Pleased to meet you, Rep. Chris Van Hollen. Having humiliated myself in public, I shall never forget you.

So that’s three wrong. How’d I miss four? I’ll put that law school education to use now and quibble. Question No. 68 asks for “one thing Benjamin Franklin is famous for.” My answer: He signed the Declaration of Independence. That’s correct, of course, but it’s not one of the officially sanctioned right answers: “U.S. diplomat”; “oldest member of the Constitutional Convention”; “first postmaster general of the United States”; “writer of ‘Poor Richard’s Almanac'”; or “started the first free public libraries.”

Yeah, well, he did that thing with the kite and the key and is said to have said that beer is “proof that God loves us and wants us to be happy,” too. Would a test administrator give me credit for one of those? Probably not. But I’d argue, if my citizenship depended on it, that my answer about Ben and the Declaration ought to be close enough to count.

After all, an officially acceptable answer to Question No. 8 — What did the Declaration of Independence do? — is “declared our independence.”

Language And The Brain

Friday, September 28th, 2007
I just couldn't resist this. Maybe this is an explanation for why we seem to be able to tolerate the contradictions and disconsonate ambiguities in much of our public discourse. Maybe there is an inherent logic to it that is going ... [Continue reading this entry]

More On The EPR

Wednesday, September 26th, 2007
New York Times September 26, 2007 With Bombings, Mexican Rebels Escalate Their Fight By JAMES C. McKINLEY Jr. and ANTONIO BETANCOURT MEXICO CITY, Sept. 25 — The shadowy Marxist rebel group that has rattled Mexico three times in recent months by bombing natural gas ... [Continue reading this entry]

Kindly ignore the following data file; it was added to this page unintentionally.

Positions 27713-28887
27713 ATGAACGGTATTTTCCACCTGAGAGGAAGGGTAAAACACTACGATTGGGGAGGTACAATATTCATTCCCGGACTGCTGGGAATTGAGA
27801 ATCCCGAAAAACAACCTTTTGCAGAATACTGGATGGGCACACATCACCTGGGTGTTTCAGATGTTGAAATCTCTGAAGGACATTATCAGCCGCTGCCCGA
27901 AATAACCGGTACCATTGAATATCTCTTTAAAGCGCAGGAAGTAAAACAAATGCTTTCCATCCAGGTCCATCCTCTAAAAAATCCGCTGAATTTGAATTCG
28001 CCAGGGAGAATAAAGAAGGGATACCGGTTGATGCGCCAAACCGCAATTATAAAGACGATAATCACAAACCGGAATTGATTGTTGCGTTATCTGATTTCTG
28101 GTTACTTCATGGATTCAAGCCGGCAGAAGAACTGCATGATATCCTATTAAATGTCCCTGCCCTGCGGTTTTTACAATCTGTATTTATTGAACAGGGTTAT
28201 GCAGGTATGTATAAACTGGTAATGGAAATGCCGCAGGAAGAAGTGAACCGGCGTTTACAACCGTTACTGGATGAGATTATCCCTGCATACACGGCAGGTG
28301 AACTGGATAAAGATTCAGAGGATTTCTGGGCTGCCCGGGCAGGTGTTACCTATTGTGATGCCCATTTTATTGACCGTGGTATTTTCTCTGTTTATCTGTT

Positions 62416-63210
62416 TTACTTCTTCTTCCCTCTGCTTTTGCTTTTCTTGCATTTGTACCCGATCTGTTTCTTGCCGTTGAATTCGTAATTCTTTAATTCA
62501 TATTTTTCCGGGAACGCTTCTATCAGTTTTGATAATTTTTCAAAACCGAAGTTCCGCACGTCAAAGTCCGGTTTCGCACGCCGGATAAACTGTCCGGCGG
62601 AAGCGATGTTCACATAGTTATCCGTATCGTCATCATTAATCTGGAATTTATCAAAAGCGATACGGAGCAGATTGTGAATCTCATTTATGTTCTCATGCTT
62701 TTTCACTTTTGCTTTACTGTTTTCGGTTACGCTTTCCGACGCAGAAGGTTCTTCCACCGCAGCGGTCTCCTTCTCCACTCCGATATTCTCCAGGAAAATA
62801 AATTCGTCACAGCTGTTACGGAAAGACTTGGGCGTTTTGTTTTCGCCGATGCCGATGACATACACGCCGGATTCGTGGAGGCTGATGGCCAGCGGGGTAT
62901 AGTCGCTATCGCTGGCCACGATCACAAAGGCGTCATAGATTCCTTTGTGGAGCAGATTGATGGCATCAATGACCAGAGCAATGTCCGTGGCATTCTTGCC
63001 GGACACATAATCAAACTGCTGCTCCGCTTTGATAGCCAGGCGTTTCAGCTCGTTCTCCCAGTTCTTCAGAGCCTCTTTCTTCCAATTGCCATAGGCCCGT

The Art Of Obfuscation

Tuesday, September 25th, 2007
I wondered what my Iranian friends were thinking as I sat squirming in my chair during the indelicate introduction to President Ahmadinejad's remarks at Columbia University yesterday. And I squirmed some more trying to follow Ahmadinejad's obfuscated logic. And I ... [Continue reading this entry]

Guerrilla Band Wages War In Mexico

Thursday, September 20th, 2007
When I was living in Oaxaca during the teacher strike in 2006, people would often speculate about whether the EPR (Popular Revolutionary Army) in Guerrero was also operating in Oaxaca. At the height of the rebellion, when we were expecting ... [Continue reading this entry]

Power To The People

Wednesday, September 19th, 2007
It is ironic that people who suffer from the worst oppression seem to be the most able to thrive and "find themselves and their calling," a woman friend from Iran recently said to me as we were discussing the release ... [Continue reading this entry]